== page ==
Isn't a baptized person a member of the local congregation?

Question:

I am a bit confused. My understanding has always been that if an individual were visiting us, and they obeyed the gospel while here, I would direct them to a sound church in their area. They would not be a member of the local church here, although they obeyed the gospel here. If I taught a person the truth, I baptized him, and he lives and works in the local area, would he not be considered a member of the local congregation where I worship?


Answer:

A person who is baptized is added to the Lord's church. "So then, those who had received his word were baptized; and that day there were added about three thousand souls. ... And the Lord was adding to their number day by day those who were being saved" (Acts 2:41,47). Every person baptized is added to the church in the universal sense. Thus, though the Ethiopian eunuch was baptized while traveling (Acts 8), he became a part of the Lord's church. However, he would have to join a local church or start a local church when he returned to Ethiopia.

We also know that people can move their membership to another local church when they are in a different area. "When he came to Jerusalem, he was trying to associate with the disciples; but they were all afraid of him, not believing that he was a disciple" (Acts 9:29).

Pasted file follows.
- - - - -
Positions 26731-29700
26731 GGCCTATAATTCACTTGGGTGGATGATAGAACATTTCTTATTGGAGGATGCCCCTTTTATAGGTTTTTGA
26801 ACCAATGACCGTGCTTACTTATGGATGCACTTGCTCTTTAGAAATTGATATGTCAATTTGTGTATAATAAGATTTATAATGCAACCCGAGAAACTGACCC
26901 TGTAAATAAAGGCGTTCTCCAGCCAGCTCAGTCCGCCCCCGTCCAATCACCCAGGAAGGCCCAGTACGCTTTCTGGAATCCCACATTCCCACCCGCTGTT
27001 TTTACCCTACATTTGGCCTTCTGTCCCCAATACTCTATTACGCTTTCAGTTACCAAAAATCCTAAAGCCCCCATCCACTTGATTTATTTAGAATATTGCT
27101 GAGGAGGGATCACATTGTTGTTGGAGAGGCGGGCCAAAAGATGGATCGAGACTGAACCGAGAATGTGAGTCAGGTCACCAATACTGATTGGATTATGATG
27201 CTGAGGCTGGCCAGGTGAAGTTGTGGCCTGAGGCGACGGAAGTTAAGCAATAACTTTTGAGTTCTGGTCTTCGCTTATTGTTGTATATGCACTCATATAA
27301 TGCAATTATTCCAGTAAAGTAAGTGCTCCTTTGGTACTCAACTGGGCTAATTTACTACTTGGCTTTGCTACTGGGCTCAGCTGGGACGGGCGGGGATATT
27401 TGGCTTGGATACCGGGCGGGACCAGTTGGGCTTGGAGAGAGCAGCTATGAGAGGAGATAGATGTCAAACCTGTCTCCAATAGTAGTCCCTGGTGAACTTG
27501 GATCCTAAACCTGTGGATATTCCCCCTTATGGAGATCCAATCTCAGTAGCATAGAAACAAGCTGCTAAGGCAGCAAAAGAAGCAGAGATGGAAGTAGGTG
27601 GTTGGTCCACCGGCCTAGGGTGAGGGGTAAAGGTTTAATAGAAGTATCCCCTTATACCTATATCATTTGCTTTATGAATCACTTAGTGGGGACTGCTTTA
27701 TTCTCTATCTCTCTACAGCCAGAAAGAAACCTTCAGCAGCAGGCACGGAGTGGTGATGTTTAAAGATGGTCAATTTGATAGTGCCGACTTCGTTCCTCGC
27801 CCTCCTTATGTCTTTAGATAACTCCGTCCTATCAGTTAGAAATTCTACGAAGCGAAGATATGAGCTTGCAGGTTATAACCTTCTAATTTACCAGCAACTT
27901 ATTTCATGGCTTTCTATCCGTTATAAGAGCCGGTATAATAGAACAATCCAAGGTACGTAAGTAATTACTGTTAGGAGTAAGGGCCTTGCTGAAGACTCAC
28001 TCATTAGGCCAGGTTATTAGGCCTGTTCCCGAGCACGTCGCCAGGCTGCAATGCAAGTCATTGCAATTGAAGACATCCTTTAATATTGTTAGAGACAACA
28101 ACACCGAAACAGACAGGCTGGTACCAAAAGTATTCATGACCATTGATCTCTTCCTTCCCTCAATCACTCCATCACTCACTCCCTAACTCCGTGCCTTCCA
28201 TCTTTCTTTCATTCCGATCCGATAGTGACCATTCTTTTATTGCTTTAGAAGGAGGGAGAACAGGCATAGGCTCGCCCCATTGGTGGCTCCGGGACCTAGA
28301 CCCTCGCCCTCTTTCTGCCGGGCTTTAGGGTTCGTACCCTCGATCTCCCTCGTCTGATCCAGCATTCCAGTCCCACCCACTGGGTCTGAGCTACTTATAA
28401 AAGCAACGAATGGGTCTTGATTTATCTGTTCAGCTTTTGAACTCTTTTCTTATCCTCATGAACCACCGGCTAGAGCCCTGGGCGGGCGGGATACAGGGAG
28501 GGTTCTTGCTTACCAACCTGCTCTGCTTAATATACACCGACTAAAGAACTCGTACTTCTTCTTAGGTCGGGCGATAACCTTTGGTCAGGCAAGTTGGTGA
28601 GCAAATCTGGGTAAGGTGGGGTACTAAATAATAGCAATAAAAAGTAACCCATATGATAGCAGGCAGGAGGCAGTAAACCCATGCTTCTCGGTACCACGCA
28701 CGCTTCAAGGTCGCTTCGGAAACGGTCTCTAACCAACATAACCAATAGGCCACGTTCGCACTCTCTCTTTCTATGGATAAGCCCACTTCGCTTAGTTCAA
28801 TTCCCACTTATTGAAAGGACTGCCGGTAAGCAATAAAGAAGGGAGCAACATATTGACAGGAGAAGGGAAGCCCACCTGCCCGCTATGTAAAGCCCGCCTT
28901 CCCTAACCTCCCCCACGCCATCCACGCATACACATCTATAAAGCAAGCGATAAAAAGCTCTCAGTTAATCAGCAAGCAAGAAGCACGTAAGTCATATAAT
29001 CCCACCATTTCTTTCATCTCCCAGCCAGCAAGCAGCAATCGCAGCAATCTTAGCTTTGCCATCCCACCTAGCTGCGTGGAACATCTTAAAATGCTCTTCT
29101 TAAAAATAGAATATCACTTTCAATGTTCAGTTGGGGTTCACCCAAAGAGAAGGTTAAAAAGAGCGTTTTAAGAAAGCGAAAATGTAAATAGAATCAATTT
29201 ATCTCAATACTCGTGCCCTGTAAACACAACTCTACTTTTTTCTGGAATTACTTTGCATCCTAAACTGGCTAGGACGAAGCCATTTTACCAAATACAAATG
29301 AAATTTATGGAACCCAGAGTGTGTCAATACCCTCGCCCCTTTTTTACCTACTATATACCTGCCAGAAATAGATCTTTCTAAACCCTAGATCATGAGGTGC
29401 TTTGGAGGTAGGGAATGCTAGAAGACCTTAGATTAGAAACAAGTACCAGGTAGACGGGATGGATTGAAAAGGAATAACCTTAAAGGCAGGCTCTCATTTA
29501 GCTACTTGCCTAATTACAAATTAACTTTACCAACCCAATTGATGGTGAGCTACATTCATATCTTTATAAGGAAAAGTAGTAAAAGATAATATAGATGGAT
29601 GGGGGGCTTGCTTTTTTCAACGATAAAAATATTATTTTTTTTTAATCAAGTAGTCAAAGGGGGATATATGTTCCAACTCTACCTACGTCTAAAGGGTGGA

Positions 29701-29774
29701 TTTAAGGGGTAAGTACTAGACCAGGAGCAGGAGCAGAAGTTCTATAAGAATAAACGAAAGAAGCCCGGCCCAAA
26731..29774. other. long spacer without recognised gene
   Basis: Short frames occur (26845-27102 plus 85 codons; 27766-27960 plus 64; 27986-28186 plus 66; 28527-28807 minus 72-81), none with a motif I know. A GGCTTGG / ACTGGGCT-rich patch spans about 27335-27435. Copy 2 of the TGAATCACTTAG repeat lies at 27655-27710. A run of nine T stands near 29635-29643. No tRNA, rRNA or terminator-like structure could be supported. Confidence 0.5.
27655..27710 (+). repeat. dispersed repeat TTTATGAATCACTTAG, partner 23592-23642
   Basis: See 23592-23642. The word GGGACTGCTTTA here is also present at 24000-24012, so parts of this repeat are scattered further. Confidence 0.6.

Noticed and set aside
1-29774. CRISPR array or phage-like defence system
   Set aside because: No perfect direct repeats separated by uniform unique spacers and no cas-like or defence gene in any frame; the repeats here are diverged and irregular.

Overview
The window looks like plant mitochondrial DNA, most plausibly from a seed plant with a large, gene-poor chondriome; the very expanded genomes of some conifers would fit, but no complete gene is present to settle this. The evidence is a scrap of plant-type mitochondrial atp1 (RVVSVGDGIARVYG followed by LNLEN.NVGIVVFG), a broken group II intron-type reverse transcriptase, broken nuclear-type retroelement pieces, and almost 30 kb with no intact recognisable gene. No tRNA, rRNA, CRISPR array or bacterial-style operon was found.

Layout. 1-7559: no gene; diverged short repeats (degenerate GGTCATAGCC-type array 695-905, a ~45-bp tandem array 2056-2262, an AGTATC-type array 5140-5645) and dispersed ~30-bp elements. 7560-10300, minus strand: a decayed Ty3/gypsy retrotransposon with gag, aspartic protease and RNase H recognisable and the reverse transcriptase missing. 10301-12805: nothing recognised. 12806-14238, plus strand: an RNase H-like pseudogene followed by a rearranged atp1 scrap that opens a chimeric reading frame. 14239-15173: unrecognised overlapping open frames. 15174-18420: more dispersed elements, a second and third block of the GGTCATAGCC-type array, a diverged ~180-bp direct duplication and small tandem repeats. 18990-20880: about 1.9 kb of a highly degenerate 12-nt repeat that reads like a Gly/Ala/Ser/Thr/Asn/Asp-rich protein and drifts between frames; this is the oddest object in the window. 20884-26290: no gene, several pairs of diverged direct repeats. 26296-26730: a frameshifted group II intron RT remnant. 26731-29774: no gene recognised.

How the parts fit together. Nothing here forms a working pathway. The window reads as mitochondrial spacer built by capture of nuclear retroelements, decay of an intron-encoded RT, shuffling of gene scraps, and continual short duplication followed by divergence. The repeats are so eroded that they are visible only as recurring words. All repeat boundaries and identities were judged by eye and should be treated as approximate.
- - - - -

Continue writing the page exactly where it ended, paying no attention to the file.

We typically assume that a local person who is baptized will be joining the local church. It is the way it ought to happen, but every once in a while I run into people who think they can become a Christian without being a part of any church. Such membership is required by God (see: Can I be a Christian and not go to church?). But since there will always be some who do not obey God, we make it a practice of asking recently baptized Christians if they would like to be considered members of the congregation, just as we ask people who have recently started attending the worship services.